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Vice Presidential Candidates Exhibit Their Trumpiness at CPAC

Five Republicans who have visions of a bucket of some warm liquid showed up at the CPAC conference in Maryland on Friday. They are: Kari Lake, Gov. Kristi Noem (R-SD), Vivek Ramaswamy, Rep. Elise Stefanik (R-NY), and Sen. J.D. Vance (R-OH). They all seemed to understand that they were addressing an audience of one. They fell all over each other praising Dear Leader, but nevertheless threw enough red meat at the attendees that it's fortunate dozens of people did not die of a heart attack on the spot.

How's this from Stefanik, a once-moderate Republican from up near Canada somewhere: "The closer President Trump gets to victory, the dirtier the Democrats, their stenographers in the media and the corrupt prosecutors will get. They will stop at nothing, and I mean nothing, in their attempt to steal this next election." Probably music to Trump's ears, even though she knows that she is lying through her teeth.

Vance took a different tack: "Donald Trump is maybe the first politician in my lifetime who will be much poorer for having served his country. That is the best evidence that we should re-elect him in 2024—he has sacrificed for his country." Unlike Stefanik's remark, which is complete fiction, this one might be true. However, Trump will not be poorer because he made an intentional sacrifice for his country, but because he defamed E. Jean Carroll and defrauded banks.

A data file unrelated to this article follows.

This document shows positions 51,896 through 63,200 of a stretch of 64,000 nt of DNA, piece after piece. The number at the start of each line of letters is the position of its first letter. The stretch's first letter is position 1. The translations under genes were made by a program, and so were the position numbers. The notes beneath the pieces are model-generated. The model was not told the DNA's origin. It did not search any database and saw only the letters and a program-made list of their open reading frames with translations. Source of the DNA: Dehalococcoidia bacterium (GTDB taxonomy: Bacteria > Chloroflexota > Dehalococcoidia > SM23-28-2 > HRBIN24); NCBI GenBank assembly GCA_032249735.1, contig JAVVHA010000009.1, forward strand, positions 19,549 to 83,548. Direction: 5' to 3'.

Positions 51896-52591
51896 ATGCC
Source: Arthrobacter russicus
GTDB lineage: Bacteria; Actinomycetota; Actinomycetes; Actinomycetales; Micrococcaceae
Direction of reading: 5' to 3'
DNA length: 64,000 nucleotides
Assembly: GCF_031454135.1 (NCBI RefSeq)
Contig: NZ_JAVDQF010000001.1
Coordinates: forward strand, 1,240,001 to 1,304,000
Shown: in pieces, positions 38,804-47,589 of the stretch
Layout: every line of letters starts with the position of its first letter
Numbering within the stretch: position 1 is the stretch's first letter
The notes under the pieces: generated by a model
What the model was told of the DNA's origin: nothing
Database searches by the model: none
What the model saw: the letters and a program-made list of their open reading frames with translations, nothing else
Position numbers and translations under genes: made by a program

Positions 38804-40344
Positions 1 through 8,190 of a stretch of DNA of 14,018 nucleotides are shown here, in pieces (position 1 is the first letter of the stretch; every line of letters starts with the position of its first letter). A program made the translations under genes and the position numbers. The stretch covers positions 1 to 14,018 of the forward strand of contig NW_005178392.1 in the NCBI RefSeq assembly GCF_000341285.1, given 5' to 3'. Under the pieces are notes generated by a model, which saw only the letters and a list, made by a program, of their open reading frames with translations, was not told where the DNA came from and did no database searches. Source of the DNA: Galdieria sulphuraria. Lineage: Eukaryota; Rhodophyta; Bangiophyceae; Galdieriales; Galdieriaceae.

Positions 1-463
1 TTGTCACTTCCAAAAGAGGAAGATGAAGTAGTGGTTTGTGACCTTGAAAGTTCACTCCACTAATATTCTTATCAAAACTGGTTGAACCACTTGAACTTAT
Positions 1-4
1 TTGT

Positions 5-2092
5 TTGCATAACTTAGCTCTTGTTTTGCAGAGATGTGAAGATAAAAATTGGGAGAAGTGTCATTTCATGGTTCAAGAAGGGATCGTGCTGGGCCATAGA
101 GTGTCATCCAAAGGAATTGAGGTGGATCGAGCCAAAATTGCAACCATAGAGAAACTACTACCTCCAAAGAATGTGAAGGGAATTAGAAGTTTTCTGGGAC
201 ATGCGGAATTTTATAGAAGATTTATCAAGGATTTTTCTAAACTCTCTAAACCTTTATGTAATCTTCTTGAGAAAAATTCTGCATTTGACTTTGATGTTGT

Noem said: "There are two kinds of people in this country right now. There are people who love America, and there are those who hate America," another popular theme with Trump. Lake didn't give a speech, but was on a panel and said America had to stop sending money overseas, ignoring the fact that the money "sent" to Ukraine actually goes to U.S. defense contractors who hire Americans to build the weapons and ammo sent to Ukraine. Ramaswamy also said stuff, but with inflation having raised the price of pixels to 3¢ per billion pixels, we don't think he is worth quoting.

In addition to these wannabes, Rep. Byron Donalds (R-FL), Tulsi Gabbard, and Ben Carson also spoke to the crowd, but we don't think any of these three are even vaguely plausible.

As usual, CPAC had a straw poll, but about the #2 slot instead of the #1 slot since the latter was a forgone conclusion. Here are the results:

     1. Kristi Noem and Vivek Ramaswamy (15% each)
     3. Tulsi Gabbard (9%)
     4. Elise Stefanik and Sen. Tim Scott (R-SC) (8% each)
     6. Rep. Byron Donalds (7%)
     7. Ben Carson, Gov. Ron DeSantis (R-FL), and Gov. Sarah Huckabee Sanders (R-AR) (5%) each

Nikki Haley, Vance, Tucker Carlson, and Robert Kennedy Jr. all got less than 5%. In short, the base doesn't really have a favorite. And even if it did, Trump wouldn't pay any attention at all to it. What he cares about is who flatters him the most.

The selection process is radically different than in 2016, when nobody was really auditioning aggressively like this time and Trump picked someone (Mike Pence) to help him with a specific demographic (evangelicals) he was afraid of losing. He also made the choice in 2016 just a few days before the national convention. With the nomination sewed up so early this time, he could make his choice much earlier. On the one hand, an early choice will allow the running mate to get out on the trail and start campaigning early. This is especially important if his choice is not widely known nationally, and that holds for virtually all of the plausible candidates. On the other hand, once Trump makes an announcement, all the suspense will be gone, and Trump loves suspense. (V)

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